Construction and Real Estate
Growth in home sales picked up during the reporting period, although respondents noted continued softness at the higher end. Several contacts attributed the increase to a post-election surge and higher mortgage rates. There were reports of pushback from builders on lot pricing. Home prices were flat to up slightly, and some contacts said builders were beginning to focus on bringing more affordable product to the market.
The DFW apartment market continued to lead other major Texas metros, with nearly full occupancy and strong rent gains, despite large deliveries. Demand in Houston was better than expected noted one contact, although it has been unable to keep up with supply, resulting in further declines in rents and occupancy rates. Rent growth slowed markedly in Austin and occupancy dipped, while rents and occupancy rose in San Antonio. Contacts noted that financing for new multifamily properties has become more difficult to obtain.
Office leasing demand remained solid in DFW, particularly for new product or recently built space. Rents ticked up, despite elevated construction. Leasing activity remained sluggish in Houston, but office sublease inventory fell after growing rapidly during the past two years. Industrial demand was solid in DFW, but moderated in Houston.
Loan demand was stable over the past six weeks, with most contacts reporting increases in total loan balances. Real estate and auto loan categories continued to perform well; however, demand for commercial and industrial loans was soft. Some contacts cited slight increases in interest rates on loans following the December federal funds rate hike. Two contacts noted a dip in non-interest income, driven in part by the poor performance of oil and gas firms and fewer mortgage refinancings because of higher rates. Credit quality remained solid and most respondents cited an uptick in deposit volumes. Outlooks were mostly optimistic, mainly due to elevated hopes for regulatory and tax relief following the presidential elections.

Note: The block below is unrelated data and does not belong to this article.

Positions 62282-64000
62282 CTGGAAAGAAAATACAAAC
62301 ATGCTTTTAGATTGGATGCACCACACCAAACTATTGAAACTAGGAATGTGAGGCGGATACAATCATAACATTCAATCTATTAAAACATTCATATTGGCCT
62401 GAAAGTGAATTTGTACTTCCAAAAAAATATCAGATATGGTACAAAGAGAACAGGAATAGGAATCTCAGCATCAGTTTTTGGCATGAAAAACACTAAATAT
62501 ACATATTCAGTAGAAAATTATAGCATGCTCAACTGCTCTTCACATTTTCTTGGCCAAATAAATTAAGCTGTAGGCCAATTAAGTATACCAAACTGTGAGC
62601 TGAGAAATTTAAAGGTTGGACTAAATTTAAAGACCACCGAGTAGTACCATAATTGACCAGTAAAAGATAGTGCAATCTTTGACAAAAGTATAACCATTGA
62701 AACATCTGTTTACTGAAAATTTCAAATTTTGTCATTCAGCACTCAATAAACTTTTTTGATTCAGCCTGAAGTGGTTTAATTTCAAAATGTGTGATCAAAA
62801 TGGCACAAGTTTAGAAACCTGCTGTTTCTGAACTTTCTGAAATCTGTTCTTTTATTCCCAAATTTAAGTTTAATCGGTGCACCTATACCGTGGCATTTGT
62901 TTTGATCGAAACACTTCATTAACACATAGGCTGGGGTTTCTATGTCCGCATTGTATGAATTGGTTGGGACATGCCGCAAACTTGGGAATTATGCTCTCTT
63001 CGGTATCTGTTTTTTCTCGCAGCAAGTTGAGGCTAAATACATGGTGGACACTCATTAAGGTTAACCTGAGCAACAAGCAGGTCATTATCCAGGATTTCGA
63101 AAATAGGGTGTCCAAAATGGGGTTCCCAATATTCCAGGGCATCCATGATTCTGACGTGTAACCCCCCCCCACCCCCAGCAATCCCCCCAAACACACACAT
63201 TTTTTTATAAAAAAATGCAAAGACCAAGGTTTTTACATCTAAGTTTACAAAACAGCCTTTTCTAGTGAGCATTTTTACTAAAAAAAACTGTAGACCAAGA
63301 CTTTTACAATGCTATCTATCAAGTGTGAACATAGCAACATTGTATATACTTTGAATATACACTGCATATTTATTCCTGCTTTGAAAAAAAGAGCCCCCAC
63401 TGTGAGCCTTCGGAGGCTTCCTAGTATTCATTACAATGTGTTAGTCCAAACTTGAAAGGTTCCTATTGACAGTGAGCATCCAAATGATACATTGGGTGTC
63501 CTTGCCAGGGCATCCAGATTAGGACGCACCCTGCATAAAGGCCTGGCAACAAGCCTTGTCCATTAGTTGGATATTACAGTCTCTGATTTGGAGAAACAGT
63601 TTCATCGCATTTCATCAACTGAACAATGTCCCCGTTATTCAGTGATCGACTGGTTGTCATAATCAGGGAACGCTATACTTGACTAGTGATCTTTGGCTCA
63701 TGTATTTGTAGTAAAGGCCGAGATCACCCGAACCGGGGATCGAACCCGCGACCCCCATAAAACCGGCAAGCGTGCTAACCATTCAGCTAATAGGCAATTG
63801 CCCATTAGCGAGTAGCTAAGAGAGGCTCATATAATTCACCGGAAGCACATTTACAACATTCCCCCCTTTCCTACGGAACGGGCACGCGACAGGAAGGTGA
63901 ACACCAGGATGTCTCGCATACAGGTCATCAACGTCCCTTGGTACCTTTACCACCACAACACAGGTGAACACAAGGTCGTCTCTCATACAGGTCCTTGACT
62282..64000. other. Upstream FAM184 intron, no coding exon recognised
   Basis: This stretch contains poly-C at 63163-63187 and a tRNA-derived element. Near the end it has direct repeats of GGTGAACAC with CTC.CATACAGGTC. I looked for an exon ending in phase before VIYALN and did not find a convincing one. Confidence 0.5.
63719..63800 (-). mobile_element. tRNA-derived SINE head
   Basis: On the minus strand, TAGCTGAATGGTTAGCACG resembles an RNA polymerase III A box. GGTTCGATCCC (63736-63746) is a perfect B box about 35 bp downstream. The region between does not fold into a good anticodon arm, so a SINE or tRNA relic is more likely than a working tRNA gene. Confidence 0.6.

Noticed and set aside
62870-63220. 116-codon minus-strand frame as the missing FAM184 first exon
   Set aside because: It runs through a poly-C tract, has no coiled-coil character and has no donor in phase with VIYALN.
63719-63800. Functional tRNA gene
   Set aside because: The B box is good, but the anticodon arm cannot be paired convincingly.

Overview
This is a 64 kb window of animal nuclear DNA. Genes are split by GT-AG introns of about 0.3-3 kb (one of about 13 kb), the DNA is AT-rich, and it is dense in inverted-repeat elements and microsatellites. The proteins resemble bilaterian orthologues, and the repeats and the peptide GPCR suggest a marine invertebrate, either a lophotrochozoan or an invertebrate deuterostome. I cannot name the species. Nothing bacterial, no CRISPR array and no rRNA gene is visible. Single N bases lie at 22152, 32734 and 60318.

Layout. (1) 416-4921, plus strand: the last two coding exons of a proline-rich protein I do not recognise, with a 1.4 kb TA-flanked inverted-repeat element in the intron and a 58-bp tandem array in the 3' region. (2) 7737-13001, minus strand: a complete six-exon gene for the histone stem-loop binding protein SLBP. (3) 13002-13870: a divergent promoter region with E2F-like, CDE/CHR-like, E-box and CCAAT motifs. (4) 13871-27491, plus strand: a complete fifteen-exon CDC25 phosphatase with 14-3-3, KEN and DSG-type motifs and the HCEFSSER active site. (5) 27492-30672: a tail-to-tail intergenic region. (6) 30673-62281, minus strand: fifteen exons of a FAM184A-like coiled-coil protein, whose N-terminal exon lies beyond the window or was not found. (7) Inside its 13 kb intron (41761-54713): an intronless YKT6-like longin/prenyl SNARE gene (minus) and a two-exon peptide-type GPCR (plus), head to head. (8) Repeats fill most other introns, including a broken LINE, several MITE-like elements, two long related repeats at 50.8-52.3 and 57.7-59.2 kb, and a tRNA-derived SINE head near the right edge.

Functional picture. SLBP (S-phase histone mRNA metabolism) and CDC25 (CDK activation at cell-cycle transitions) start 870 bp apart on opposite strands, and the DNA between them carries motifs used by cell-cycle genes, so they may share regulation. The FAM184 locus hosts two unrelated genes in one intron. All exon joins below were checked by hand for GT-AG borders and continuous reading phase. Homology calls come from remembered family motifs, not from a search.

Drilling activity and demand for oilfield services improved modestly over the reporting period, with the increase largely driven by a pickup in Permian Basin activity. Outlooks were more optimistic than earlier in the year, although several contacts were skeptical about the implementation of the recent OPEC production cuts. Firms expect oil prices to be higher a year from now, and anticipate steady increases in activity over that period.
Record grain yields in 2016 have created burdensomely high stock levels, despite firm demand, keeping prices below the cost of production for most producers. Very strong cotton yields in West Texas led to another upward revision of Texas (and U.S.) cotton production, putting further downward pressure on prices which were already near breakeven or sub-profitable levels. Still, cotton prices are relatively better than feed grain or wheat prices, and contacts expect an increase in cotton acreage in 2017. Beef exports have increased, and low feed costs are helping producers' bottom lines.
Find the full Beige Book report at www.federalreserve.gov/monetarypolicy/beigebook/default.htm